As a result, LATAM Airlines Group recognized a provision for fleet restructuring costs for US$112 million in the first quarter of 2014 as part of the process of gradually phasing out of its fleet all of its A330s, A340s, B737s, Dash 8-Q400s and Dash 8-200s. These one-time costs were mainly related to estimated fines resulting from the early delivery of aircraft and maintenance expenses for redelivery.

Finally, LATAM Airlines Group reported a net loss of US$109.8 million in 2014 as compared to a net loss of US$281.1 million in 2013. This result implied a net margin of -0.9% which represented an improvement of 1.2 percentage points on its net margin in 2013.

LATAM's net loss in 2014 was affected by the fleet restructuring costs discussed above for US$112 million and an exchange-rate loss of US$130.2 million mainly due to the depreciation of the Brazilian real between 31 December 2013 and 31 December 2014. This compares to an exchange-rate loss of US$482.2 million recognized in 2013 when the imbalance of TAM’s assets and liabilities in Brazilian reais was higher.


For the year ended December 31
2014 2013 Var. % 2.014 2.013 Var. %
REVENUE
Passenger 10.380.122 11.061.557 -6.2%
Cargo 1.713.379 1.862.980 -8.0%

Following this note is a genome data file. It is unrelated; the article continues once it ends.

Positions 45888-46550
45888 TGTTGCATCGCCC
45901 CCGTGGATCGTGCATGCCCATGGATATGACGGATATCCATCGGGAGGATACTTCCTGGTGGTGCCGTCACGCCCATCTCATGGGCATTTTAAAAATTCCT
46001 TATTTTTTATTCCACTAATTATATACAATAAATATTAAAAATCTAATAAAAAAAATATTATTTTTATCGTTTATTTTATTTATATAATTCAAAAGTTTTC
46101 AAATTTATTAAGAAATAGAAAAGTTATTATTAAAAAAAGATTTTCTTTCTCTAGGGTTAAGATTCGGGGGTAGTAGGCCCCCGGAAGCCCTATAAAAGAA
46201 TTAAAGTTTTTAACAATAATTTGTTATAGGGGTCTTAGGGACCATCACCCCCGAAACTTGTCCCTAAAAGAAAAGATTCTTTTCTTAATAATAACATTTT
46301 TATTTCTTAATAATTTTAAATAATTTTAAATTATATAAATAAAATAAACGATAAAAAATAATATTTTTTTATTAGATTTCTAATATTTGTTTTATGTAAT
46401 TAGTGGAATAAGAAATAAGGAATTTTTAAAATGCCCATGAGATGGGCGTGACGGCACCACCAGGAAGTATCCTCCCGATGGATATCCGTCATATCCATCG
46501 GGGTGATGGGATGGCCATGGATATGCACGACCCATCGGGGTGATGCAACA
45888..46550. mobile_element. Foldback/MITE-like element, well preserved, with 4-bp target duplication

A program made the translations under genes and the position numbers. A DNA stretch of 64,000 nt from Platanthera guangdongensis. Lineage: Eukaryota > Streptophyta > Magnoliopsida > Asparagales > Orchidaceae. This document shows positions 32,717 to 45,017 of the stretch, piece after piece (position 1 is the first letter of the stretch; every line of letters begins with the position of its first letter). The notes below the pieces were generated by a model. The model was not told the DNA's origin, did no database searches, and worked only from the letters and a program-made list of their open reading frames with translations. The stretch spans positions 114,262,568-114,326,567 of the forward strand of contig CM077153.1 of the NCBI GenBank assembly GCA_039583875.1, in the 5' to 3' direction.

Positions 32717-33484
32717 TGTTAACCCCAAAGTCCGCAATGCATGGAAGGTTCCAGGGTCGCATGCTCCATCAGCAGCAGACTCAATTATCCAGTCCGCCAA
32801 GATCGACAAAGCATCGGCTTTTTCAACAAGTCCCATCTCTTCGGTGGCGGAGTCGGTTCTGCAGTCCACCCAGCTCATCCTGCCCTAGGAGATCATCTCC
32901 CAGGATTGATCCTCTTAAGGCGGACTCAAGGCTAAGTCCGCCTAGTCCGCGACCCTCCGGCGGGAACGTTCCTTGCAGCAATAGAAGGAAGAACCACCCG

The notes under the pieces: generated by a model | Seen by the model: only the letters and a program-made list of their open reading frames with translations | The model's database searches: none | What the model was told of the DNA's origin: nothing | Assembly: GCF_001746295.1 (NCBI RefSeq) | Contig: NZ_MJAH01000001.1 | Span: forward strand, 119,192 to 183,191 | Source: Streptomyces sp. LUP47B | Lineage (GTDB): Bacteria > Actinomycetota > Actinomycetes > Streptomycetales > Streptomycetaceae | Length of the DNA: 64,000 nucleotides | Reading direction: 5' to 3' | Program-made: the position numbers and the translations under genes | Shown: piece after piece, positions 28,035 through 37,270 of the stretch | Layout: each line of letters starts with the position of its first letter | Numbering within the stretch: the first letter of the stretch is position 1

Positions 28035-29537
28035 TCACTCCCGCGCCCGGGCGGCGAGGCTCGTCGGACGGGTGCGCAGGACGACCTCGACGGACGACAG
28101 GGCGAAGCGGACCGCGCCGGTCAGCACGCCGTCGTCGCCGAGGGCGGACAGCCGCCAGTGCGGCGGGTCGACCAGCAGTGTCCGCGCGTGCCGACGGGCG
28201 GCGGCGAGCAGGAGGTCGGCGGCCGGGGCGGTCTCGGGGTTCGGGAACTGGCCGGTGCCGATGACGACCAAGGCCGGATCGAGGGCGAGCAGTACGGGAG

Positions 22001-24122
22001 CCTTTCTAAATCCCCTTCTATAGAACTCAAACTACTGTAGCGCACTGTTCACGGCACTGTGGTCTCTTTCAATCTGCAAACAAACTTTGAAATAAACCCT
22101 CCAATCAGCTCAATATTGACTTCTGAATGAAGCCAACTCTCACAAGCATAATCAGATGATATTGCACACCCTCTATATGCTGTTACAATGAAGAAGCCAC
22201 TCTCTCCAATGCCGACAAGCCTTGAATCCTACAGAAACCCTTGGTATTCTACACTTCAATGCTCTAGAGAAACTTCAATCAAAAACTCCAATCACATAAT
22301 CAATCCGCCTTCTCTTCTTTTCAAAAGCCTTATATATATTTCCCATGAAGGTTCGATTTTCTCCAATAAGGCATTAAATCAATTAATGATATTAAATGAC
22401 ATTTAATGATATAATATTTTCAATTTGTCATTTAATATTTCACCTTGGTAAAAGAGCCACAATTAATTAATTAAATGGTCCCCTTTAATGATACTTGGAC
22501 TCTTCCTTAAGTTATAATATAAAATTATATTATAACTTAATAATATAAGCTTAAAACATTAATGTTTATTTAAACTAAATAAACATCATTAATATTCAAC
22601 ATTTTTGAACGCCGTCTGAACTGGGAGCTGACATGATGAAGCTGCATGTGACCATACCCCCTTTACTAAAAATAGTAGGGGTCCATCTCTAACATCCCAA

Other 377.645 341.565 10.6%
TOTAL OPERATING REVENUE 12.471.146 13.266.102 -6.0%
EXPENSES
Wages and Benefits -2.350.102 -2.492.769 -5.7%
Aircraft Fuel -4.167.030 -4.414.249 -5.6%
Comissions to Agents -365.508 -408.671 -10.6%
Depreciation and Amortization -991.264 -1.041.733 -4.8%
Other Rental and Landing Fees -1.327.238 -1.373.061 -3.3%
Passenger Services -300.325 -331.405 -9.4%
Aircraft Rentals -521.384 -441.077 18.2%
Aircraft Maintanence -452.731 -477.086 -5.1%
Other Operating Expenses -1.482.198 -1.642.146 -9.7%
TOTAL OPERATING EXPENSES -11.957.780 -12.622.197 -5.3%
OPERATING INCOME 513.366 643.905 -20.3%
Operating Margin 4 5 -0.7 pp
NET INCOME -109.790 -281.114 -60.9%
Net Margin -1 -2 1.2 pp
EBITDA 1.504.630 1.685.638 -10.7%
EBITDA Margin 12 13 -0.6 pp.
EBITDAR 2.026.014 2.126.715 -4.7%
EBITDA Margin 16 16 0.2 pp.
For the year ended December 31
2.014 2.013 Var. %
System
ASKs-equivalent (millions) 206.198 212.237 -2.8%
RPKs-equivalent (millions) 153.978 153.485 0.3%
Overall Load Factor (based on ASK-equivalent)% 75 72 2.4 pp
Yield based on RPK-equiv (US Cent) 8 8 -6.7%
Operating Revenues per ASK-equiv (US Cent) 6 6 -3.7%
Costs per ASK-equivalent (US Cent) 6 6 -2.4%
Fuel Gallons Consumed (millions) 1.220 1.267 -3.7%
Average Trip Length (thousands km) 2 2 0.2%
Total Number of Employees (End of Period) 53.072 52.997 0.1%
Passenger
ASKs (millions) 130.201 131.691 -1.1%
RPKs (millions) 108.534 106.466 1.9%
Passengers Transported (thousands) 67.833 66.696 1.7%
Load Factor (based on ASKs) % 83 81 2.5 pp
Yield based on RPKs (US Cents) 10 10 -7.9%
Revenues per ASK (US cents) 8 8 -5.1%
Cargo
ATKs (millions) 7.220 7.652 -5.6%
RTKs (millions) 4.317 4.467 -3.3%
Tons Transported (thousands) 1.102 1.171 -5.9%
Load Factor (based on ATKs) % 60 58 1.4 pp
Yield based on RTKs (US Cents) 40 42 -4.8%
Revenues per ATK (US Cents) 24 24 -2.5%
Passenger and cargo revenue breakdown by country
For the year ended December
2.014 2.013 % Change
Perú 660.057 646.217 2.1%
Argentina 813.472 950.595 -14.4%
EEUU 1.224.264 1.290.493 -5.1%
Europa 935.893 937.539 -0.2%
Colombia 391.678 387.999 0.9%
Brasil 5.361.594 5.572.884 -3.8%